In Canada, many couples choose to split rental income between spouses as a way to optimize their tax liability. By doing so, they can take advantage of lower tax rates and maximize their overall income. However, it is important to understand the rules and guidelines set by the Canada Revenue Agency (CRA) to ensure compliance with tax laws. In this article, we will explain how to split rental income between spouses in Canada.
First and foremost, it is essential to establish a legal basis for splitting rental income. This can be done through a written agreement, such as a partnership agreement or a co-ownership agreement. This agreement should clearly outline the respective ownership shares and responsibilities of each spouse in the rental property. By having a legally binding agreement in place, the spouses can justify the income-splitting arrangement to the CRA.
Once the legal basis is established, the rental income can be split in a couple of different ways, depending on the specific situation. The most common approach is to allocate the rental income based on the ownership shares specified in the agreement. For example, if one spouse owns 70% of the property and the other owns 30%, the rental income can be split accordingly.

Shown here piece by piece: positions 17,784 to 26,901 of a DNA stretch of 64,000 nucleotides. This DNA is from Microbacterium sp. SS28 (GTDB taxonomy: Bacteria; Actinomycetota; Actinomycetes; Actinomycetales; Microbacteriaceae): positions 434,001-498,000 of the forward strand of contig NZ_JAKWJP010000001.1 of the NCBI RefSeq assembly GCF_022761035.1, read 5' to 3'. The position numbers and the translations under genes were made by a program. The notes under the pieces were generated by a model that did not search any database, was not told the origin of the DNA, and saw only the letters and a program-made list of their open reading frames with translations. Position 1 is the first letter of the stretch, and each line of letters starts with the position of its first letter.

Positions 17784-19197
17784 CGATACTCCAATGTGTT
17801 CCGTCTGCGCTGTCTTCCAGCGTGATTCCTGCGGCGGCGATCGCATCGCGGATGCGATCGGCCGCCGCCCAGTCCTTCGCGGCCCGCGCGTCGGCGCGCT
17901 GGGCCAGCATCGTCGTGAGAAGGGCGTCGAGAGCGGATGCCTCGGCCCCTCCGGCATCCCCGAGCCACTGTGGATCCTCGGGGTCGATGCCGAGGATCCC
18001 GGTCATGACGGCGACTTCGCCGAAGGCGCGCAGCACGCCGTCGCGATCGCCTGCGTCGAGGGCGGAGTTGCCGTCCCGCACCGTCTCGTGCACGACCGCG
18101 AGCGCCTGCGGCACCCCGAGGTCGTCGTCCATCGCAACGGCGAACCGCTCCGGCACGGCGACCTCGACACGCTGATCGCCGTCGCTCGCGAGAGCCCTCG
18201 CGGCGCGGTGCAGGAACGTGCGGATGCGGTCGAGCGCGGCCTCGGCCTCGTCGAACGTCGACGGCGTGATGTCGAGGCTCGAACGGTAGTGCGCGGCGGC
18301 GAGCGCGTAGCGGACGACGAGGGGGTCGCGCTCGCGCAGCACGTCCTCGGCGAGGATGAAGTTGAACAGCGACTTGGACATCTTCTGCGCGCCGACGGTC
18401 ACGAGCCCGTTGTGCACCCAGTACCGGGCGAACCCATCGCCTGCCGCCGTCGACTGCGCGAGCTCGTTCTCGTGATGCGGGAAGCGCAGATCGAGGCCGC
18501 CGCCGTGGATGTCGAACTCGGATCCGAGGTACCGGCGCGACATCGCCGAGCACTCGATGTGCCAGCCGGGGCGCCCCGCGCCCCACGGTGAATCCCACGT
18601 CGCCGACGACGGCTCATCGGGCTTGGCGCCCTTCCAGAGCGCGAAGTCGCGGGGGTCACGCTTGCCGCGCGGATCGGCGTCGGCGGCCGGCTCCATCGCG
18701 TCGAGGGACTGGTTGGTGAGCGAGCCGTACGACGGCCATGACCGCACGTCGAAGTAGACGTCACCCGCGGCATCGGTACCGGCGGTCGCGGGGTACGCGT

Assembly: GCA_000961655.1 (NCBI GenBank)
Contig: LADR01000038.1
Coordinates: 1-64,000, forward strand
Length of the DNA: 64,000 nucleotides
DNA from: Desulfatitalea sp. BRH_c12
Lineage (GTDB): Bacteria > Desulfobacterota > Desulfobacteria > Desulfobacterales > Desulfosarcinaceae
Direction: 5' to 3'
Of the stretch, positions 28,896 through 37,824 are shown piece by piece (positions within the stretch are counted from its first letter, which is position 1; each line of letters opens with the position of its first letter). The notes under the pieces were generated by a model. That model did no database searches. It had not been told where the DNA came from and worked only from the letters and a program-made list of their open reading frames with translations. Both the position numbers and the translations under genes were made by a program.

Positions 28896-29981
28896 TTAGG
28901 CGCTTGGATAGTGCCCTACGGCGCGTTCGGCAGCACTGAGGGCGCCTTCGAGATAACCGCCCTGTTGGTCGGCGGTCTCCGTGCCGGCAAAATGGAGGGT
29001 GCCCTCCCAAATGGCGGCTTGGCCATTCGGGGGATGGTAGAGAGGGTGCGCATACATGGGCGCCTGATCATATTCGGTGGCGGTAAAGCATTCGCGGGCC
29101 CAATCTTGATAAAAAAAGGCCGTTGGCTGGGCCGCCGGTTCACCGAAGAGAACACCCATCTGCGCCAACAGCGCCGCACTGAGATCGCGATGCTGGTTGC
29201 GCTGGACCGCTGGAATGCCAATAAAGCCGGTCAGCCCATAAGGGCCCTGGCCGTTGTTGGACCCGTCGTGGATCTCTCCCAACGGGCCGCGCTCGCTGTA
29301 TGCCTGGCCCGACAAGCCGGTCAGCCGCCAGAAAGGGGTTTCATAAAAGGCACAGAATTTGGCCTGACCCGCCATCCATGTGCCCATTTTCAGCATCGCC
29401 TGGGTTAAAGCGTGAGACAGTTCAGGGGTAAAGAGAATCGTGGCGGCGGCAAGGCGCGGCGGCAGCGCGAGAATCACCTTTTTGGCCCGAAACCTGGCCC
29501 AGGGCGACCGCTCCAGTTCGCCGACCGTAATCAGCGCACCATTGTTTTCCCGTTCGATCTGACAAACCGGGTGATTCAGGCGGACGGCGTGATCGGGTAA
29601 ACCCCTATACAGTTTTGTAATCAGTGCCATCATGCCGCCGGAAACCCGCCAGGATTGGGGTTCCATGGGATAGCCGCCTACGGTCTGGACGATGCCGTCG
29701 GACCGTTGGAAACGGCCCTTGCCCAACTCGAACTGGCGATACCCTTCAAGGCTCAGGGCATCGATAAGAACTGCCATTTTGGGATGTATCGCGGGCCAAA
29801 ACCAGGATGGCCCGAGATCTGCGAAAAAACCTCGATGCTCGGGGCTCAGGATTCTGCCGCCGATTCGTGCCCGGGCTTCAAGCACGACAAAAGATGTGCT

It is important to note that the rental income must be split in a manner that reflects the actual sharing of risks and rewards associated with owning the property. This means that the spouses should contribute to the expenses and management of the rental property in a proportionate manner as well. The CRA may scrutinize the income-splitting arrangement to ensure that it is not being used solely for tax avoidance purposes.
In addition to splitting the rental income, spouses can also allocate the related expenses in a similar manner. This includes deductible expenses such as mortgage interest, property taxes, insurance, maintenance and repairs, utilities, and advertising costs. Again, the allocation should be based on the ownership shares specified in the agreement.
By properly splitting rental income and expenses, spouses can take advantage of the progressive tax system in Canada. Since each spouse is taxed individually, the portion of income that is allocated to the spouse with the lower income can be taxed at a lower rate. This can result in significant tax savings for the couple.
However, it is important to note that the CRA has specific rules regarding the tax treatment of rental income. For example, rental losses can only be used to offset rental income and cannot be used to offset other types of income. Furthermore, the CRA may apply the attribution rules, which can deem certain income to be attributed back to the original owner, if the income-splitting arrangement is not deemed to be genuine.
To ensure compliance with tax laws and minimize the risk of a CRA audit, it is recommended to seek professional advice from a tax specialist or accountant. They can provide guidance on structuring the income-splitting arrangement, preparing the necessary documentation, and filing the appropriate tax returns.
In summary, splitting rental income between spouses in Canada can be an effective tax planning strategy to optimize tax liability. It requires a legal basis, such as a partnership or co-ownership agreement, as well as a proportional allocation of income and expenses. By following the guidelines set by the CRA and seeking professional advice, couples can minimize their overall tax burden and maximize their rental income.